D.C. and Maryland to sue Trump over foreign payments, alleging breach of constitutional oath

Washington Post

Attorneys general for the District of Columbia and the state of Maryland say they will sue President Donald Trump on Monday, alleging that he has violated anti-corruption clauses in the Constitution by accepting millions in payments and benefits from foreign governments since moving into the White House.

The lawsuit, the first of its kind brought by government entities, centers on the fact that Trump chose to retain ownership of his company when he became president. Trump said in January that he was shifting his business assets into a trust managed by his sons to eliminate potential conflicts of interests.

But D.C. Attorney General Karl Racine, D, and Maryland Attorney General Brian Frosh, D, say Trump has broken many promises to keep separate his public duties and private business interests. For one, his son Eric Trump has said the president would continue to receive regular updates about his company's financial health.

The lawsuit, which Racine and Frosh described to The Washington Post on Sunday night, could open a new front for Trump as he navigates dueling investigations by special counsel Robert Mueller and congressional committees of possible collusion between his associates and the Russian government during the 2016 presidential campaign.

If a federal judge allows the case to proceed, Racine and Frosh say, one of the first steps would be to demand through the discovery process copies of Trump's personal tax returns to gauge the extent of his foreign business dealings. That fight would most likely end up before the Supreme Court, the two said, with Trump's attorneys having to defend why the returns should remain private.

"This case is, at its core, about the right of Marylanders, residents of the District of Columbia and all Americans to have honest government," Frosh said, referring to part of the Constitution known as the emoluments clause, which prohibits U.S. officials from taking gifts or other benefits from foreign governments. "The emoluments clauses command that . . . the president put the country first and not his own personal interest first."

Racine said he felt obligated to sue Trump in part because the Republican-controlled Congress has not taken the president's apparent conflicts seriously.

"We're getting in here to be the check and balance that it appears Congress is unwilling to be," he said. "We're bringing suit because the president has not taken adequate steps to separate himself from his business interests."

The lawsuit, to be filed in U.S. District Court for the District of Maryland, will be the second major legal action related to emoluments. The first was filed in January by Citizens for Responsibility and Ethics in Washington, a D.C.-based watchdog group. Last week, a group of Democratic members of Congress said they also planned to file suit soon. Each, however, faces legal hurdles over standing to sue the president.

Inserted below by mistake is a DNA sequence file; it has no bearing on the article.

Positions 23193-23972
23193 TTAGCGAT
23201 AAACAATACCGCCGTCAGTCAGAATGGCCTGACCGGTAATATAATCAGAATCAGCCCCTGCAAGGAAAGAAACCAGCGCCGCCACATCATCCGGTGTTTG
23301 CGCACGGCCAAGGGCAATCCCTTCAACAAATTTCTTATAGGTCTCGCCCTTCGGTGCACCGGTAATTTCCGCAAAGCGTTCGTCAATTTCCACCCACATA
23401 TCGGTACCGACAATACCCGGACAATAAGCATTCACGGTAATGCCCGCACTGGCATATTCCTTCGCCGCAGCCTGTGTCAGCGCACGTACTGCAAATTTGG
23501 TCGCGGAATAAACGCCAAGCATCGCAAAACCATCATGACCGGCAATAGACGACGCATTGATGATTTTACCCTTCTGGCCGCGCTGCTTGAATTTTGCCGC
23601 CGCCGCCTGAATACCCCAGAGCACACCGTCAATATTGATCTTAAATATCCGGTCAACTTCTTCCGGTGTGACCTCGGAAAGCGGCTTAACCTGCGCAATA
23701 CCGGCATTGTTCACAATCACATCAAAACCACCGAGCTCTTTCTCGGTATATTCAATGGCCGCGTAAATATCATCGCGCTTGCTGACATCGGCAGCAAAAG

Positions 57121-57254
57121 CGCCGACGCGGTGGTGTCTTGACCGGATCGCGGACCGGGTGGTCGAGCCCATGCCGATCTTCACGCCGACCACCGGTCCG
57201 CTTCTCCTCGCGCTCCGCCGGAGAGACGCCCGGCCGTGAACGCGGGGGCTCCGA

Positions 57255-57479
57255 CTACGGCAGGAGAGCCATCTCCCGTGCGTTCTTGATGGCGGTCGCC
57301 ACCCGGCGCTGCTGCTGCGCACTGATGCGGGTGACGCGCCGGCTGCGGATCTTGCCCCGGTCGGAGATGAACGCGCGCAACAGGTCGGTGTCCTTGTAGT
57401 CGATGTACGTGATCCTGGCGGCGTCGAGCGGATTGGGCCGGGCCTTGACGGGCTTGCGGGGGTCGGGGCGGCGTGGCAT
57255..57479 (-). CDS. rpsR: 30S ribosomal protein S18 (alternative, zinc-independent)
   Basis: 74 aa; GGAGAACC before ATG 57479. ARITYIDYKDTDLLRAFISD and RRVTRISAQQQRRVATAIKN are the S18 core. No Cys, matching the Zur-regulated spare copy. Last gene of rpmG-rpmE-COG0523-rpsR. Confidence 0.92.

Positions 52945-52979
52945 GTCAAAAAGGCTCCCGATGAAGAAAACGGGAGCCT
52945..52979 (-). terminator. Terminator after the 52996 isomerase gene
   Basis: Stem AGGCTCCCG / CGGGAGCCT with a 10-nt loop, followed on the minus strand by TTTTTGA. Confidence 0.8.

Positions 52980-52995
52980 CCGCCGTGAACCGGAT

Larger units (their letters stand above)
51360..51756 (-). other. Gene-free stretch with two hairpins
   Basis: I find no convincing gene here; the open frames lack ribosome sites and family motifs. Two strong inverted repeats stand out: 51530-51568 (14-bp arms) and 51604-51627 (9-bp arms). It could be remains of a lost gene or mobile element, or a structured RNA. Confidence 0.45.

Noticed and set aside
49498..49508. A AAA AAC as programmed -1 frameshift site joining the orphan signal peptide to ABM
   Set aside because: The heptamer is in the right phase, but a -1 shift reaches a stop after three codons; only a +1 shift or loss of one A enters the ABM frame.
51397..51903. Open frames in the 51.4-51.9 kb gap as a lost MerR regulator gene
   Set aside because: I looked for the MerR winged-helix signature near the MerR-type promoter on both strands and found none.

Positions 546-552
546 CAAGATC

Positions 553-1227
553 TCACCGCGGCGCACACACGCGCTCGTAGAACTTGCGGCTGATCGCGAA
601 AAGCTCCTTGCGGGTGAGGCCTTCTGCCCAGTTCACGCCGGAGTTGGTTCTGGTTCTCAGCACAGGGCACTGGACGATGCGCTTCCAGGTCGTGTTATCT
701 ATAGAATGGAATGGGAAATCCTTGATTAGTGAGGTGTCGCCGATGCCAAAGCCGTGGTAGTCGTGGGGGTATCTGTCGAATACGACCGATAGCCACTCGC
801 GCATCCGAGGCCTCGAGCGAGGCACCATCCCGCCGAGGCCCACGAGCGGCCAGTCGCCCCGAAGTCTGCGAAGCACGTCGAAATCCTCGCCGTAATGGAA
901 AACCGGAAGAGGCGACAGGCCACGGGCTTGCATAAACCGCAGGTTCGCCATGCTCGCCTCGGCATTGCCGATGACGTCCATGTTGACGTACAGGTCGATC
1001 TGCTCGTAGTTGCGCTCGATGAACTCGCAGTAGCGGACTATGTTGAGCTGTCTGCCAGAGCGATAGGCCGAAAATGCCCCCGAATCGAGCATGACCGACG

In the D.C. area, both the District and Maryland will cite ways they have been adversely affected by the opening of the Trump International Hotel last year near the White House.

The hotel has tilted the playing field in the city's travel and entertainment industry in favor of a venue leased by a Trump company - at least, that is, when it comes to foreign governments that book venues in the nation's capital.

The Embassy of Kuwait held an event at the hotel after initially booking at the Four Seasons. Saudi Arabia, the destination of Trump's first trip abroad, also booked rooms at the hotel through an intermediary on more than one occasion since Trump's inauguration. In April, the ambassador of Georgia stayed at the hotel and tweeted his compliments. Trump himself has appeared at the hotel and greeted guests repeatedly since becoming president.

As a result, the hotel may be drawing business away from both the taxypayer-owned D.C. convention center and one in nearby Maryland subsidized by taxpayers, Frosh and Racine said.

Norman Eisen, who served as White House ethics lawyer for President Barack Obama and is CREW's board chairman, said jurisdictions such as the District and Maryland are among the "most perfect plaintiffs" to sue over emoluments because they have a coequal say in making sure the Constitution is being enforced.

"In the emoluments clauses, we have these ancient air bags that were placed in the Constitution by the framers that are now being deployed," said Eisen, who has been advising the District and Maryland on their suit. "Trump is the framers' worst-case scenario; a president who would seize office and attempt to exploit his position for personal financial gain with every governmental entity imaginable, across the United States or around the world."

The suit will allege that Trump has taken favors from the U.S. government. It will argue that the U.S. General Services Administration wrongly allowed Trump's company to continue to lease the Old Post Office building, where Trump built his D.C. hotel, even though a clause in the contract said no elected official could remain on the lease.

The GSA initially said Trump would have to fully divest from the hotel after the election. But after Trump proposed increasing GSA's budget, the agency issued a letter saying Trump was in full compliance with the lease.

The suit will seek an injunction to force Trump to stop violating the Constitution, but will leave it up to the court to decide how that should be accomplished.

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